Biologists are clear that animals, even humans, continue to evolve. But now the evolutionary changes do not come data only by nature: man-made changes such as global warming also play a role. And they are probably going to do it in the very long term, more than a million years from now.
If tigers go extinct, the evolution of another animal would go on to eat their prey
In Vox they have been able to talk with several specialists, asking them about what animals that live then can be like. You can’t be very precise when trying to find an answer, but you can think of something as a result of animals that are on the way to extinction and those that are not affected by human activity.
For example, paleontologist Jingmai O’Connor of the Field Museum in Chicago believes that if tigers go extinct pigeons can grow to eat the prey of these felines. When an extinction creates a hole in the food chain, evolution takes care of filling it with one or more substitutes. Those pigeons, O’Connor continues, could become the size of ostriches.
Rats can also benefit for everything we are doing. Humans have distributed them throughout the world and they have adapted to almost all climatic conditions, creating a genetic diversity that may allow them to evolve and grow in a future where there are fewer mammals like the current ones.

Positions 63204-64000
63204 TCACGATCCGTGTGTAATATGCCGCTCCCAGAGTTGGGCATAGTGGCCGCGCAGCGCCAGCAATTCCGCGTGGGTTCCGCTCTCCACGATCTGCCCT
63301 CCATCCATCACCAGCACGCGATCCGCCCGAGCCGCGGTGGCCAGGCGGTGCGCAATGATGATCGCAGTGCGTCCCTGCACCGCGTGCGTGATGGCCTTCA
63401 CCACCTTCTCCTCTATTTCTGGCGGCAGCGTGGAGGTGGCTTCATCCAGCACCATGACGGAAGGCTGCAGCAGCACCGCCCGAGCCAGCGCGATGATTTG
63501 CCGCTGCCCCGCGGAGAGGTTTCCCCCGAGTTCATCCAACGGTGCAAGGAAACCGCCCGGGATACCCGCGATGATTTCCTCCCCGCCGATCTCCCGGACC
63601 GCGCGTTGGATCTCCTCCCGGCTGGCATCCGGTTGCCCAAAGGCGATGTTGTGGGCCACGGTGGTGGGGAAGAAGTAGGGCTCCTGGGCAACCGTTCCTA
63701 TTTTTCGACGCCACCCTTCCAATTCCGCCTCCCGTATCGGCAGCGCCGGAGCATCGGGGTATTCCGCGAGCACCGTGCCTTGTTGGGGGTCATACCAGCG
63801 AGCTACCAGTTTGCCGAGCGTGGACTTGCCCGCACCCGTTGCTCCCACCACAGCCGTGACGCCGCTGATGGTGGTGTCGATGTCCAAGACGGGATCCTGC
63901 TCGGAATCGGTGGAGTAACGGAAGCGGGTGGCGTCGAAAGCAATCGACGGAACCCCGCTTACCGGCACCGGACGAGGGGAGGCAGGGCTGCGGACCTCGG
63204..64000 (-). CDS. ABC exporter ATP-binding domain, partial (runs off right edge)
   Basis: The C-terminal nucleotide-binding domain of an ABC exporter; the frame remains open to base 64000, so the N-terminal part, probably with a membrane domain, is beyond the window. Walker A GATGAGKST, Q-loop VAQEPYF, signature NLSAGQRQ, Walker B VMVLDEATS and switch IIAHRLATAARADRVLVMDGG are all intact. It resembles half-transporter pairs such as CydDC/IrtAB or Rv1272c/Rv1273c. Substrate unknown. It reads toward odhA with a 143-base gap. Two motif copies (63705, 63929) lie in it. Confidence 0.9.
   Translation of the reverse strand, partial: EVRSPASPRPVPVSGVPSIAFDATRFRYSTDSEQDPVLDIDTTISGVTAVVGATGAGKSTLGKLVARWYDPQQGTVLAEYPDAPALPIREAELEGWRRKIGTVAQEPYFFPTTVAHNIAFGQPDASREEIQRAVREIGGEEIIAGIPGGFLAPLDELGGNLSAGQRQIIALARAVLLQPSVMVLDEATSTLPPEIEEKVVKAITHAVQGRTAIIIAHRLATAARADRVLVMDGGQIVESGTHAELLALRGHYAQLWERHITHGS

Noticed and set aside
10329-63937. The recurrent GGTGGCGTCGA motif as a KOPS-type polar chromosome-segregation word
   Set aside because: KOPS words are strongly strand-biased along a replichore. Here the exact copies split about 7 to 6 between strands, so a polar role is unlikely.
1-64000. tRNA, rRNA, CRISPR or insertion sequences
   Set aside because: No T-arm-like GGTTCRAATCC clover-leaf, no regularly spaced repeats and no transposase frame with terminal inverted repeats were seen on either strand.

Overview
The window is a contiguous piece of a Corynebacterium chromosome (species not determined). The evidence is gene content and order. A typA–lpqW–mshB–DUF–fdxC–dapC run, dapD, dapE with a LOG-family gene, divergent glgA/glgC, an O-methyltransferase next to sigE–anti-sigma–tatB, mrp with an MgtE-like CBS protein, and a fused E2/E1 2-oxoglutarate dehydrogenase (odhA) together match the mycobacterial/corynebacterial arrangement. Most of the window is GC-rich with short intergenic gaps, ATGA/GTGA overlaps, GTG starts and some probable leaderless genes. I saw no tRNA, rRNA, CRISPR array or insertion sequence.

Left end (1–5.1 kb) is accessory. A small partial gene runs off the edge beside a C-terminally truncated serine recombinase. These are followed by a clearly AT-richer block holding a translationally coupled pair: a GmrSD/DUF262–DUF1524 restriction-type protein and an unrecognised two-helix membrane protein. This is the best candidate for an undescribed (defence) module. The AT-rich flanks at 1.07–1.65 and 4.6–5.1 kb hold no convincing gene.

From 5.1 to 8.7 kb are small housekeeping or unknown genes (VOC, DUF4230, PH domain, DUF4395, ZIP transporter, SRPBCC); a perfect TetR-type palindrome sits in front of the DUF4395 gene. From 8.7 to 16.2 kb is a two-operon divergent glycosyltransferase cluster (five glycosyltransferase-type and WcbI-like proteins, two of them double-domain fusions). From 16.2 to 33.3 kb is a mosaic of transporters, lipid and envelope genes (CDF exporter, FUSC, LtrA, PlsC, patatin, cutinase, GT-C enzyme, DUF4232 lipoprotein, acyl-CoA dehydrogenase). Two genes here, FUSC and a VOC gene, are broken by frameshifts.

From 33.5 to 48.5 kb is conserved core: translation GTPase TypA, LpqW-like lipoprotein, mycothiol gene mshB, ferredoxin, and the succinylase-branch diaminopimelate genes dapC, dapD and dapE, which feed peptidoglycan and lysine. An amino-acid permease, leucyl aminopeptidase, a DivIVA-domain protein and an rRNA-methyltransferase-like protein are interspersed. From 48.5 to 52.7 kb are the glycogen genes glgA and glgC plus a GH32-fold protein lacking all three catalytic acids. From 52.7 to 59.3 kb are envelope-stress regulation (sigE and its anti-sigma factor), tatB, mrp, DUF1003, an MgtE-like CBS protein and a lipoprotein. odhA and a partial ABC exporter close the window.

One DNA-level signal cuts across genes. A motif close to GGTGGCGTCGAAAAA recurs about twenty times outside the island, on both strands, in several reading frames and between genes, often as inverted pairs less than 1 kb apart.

Rats could even develop resistance to radioactivity and adapt to marine life
Middlebury College paleoecologist Alexis Mychajliw thinks they could develop resistance to toxic gases and radioactivity that leaves human civilization, and even adapt to a life in the sea developing fins and a tail similar to that of eels. There are already other mammals such as seals, with terrestrial descendants that evolved to migrate to the sea.
Smithsonian expert Sahas Barve curls the curl further: Since humans have left a huge plastic trail, animals like termites could evolve to eat it. They are not the only insects that would thrive: a world with more carbon dioxide can cause a boom in global vegetation, which in turn would bring in more oxygen over time. And the more oxygen, the more likely the insects will grow in size. Liz Alter, a professor at the University of California, imagines cockroaches the size of cats and praying mantises the size of medium dogs.
We do not know if in a million years we will still be here. Perhaps we have become extinct, or perhaps we have found a planet with better conditions in which to live. But experts agree that we will leave our mark on the animals of the distant future, in a land that will change but will continue to live.